Most parents of toddlers are familiar with the tiny face of disgust peering back at them above a plate of peas—or bananas, green beans, the list goes on—shaking from side to side: No way. Wanting to teach children about nutrition in a fun and inviting way, a group of local parents have teamed up to create Kitchen Club Kids, a series of three award-winning ‘recipe adventure story books,’ for ages 2 to 6. Each book, End of the Rainbow Fruit Salad, Garden Safari Vegetable Soup, and Feed Your Senses Homemade Bread (due out later this year), includes a recipe told in traditional storybook format, as well as the real recipe the story is based on at the end of the book, so that parents and children can work together in the kitchen to prepare nutritious meals. Eluka Moore, Kitchen Club Kids co-creator and author, and soon-to-be mom of two, shared the genesis story of the books, as well as tips for parents on teaching their kids about nutrition and trying new foods—even, perhaps, peas.
What inspired you to create the books?
The series was created by four St. Louis parents: Kristen Gau, Larry Puzniak, Marianne Welsh and myself. We all started having kids around the same time, and we all share a passion for the art of cooking, and spending quality time with our families. The four of us used to work together but had all gone our separate ways in our careers, and wanted to do something that would allow us to celebrate parenthood, education and learning, and still be fun. The idea happened over coffee about two years ago. We thought about how fun it would be to do a children’s series, and the idea came to life. We all share the belief that if we can get children to interact with food and be active in the kitchen, it will have a positive long-term effect on their health. It’s definitely a passion project.
What are some of the benefits of reading these books with your children?
The books are great for learning basic counting, colors, food recognition, vocabulary development, problem solving and critical thinking skills. The cooking is also great for sensory experience with little ones. In addition to all those basic learning opportunities, there’s also a layer of nutrition and healthy eating, helping kids learn at a young age to appreciate the food they’re putting into their little growing bodies. It also teaches them about cooking, recipe preparation and sharing.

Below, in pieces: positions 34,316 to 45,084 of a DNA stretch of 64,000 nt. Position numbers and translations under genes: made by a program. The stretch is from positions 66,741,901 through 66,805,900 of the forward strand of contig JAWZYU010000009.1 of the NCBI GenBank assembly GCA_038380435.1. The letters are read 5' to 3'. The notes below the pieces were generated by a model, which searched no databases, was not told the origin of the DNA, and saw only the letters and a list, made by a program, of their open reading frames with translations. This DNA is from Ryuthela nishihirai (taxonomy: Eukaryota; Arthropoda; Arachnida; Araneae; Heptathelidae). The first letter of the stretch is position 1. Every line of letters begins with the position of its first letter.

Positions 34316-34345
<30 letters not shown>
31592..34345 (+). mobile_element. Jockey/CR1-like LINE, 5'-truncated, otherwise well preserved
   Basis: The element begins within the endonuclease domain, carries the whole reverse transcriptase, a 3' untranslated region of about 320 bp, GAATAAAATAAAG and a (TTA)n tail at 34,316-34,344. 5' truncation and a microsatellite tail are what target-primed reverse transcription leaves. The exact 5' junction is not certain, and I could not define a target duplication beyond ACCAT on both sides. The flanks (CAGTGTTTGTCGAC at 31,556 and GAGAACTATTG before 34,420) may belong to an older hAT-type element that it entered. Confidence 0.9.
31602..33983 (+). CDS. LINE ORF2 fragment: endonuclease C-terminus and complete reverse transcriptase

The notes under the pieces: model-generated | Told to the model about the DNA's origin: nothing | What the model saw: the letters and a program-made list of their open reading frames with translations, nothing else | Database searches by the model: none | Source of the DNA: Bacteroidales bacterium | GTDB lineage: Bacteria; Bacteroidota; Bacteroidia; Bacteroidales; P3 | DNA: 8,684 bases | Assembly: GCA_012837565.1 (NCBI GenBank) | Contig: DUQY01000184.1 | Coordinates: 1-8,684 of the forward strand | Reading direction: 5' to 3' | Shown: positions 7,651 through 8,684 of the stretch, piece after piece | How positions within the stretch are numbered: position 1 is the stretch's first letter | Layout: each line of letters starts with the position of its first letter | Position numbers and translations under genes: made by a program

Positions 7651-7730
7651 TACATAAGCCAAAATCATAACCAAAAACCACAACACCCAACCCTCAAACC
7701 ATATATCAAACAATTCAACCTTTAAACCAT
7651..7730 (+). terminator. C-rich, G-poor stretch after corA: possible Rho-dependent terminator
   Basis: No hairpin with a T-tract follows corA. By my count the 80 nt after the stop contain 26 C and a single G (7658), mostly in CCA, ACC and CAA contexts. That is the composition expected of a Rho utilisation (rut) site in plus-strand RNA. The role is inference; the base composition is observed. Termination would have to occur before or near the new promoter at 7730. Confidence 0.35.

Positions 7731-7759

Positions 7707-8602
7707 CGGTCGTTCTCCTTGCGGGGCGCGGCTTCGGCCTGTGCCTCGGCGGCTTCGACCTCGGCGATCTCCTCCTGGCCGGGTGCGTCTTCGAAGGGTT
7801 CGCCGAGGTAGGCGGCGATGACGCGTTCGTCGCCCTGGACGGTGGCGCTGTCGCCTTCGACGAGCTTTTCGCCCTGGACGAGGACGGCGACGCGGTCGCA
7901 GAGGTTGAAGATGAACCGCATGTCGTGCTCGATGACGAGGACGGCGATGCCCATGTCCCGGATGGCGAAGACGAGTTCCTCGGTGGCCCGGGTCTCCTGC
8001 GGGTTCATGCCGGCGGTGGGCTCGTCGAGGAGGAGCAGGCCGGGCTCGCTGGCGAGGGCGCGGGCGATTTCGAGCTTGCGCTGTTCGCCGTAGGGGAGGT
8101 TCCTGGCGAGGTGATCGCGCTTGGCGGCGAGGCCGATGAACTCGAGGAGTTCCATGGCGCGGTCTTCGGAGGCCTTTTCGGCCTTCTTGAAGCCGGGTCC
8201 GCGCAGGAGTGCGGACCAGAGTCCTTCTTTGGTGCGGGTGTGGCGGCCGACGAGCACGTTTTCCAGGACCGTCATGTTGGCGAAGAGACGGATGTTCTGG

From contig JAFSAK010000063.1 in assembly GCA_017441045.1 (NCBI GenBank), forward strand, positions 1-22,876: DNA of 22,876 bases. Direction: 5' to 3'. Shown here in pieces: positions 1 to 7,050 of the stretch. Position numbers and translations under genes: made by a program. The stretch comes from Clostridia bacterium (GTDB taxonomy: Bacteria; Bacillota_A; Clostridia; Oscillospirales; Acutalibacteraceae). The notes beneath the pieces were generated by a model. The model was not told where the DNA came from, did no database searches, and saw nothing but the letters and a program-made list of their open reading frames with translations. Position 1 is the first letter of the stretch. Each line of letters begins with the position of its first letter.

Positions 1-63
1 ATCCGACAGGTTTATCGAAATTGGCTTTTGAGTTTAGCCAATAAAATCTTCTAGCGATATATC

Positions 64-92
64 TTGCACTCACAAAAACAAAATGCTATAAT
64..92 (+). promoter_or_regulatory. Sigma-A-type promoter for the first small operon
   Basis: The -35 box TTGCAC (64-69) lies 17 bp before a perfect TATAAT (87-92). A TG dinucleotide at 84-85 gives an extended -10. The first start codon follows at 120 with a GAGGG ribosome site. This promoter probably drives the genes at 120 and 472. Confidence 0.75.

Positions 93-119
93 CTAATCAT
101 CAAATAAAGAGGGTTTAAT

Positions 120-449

What tips do you have for parents using these books with their children?
For me, I had to learn to forget the mess. They’re going to be their naturally inquisitive selves, and explore and learn, and it’s going to get messy. That was the first thing I had to put to the side. It’s also good to share the prep work. Kids want to have a hand in everything you do, so share the responsibility with them. For households with two working parents, you can always read the book at bedtime and then try the cooking on the weekends. Don’t be afraid to experiment, and relax. The more parents are relaxed and go with the flow, it’s going to be a fun learning experience and will create great lasting memories with your child.
Kitchen Club Kids and Dierbergs have teamed up to create ‘Play with Your Food’ classes to help parents and kids get things started in the kitchen. Classes include copies of End of the Rainbow Fruit Salad and Garden Safari Vegetable Soup, and will be held at 10 a.m. on Sat,. Aug. 16, and Sat., Aug. 23 at Dierbergs Supermarket in Des Peres. Tickets are $35 for two seats.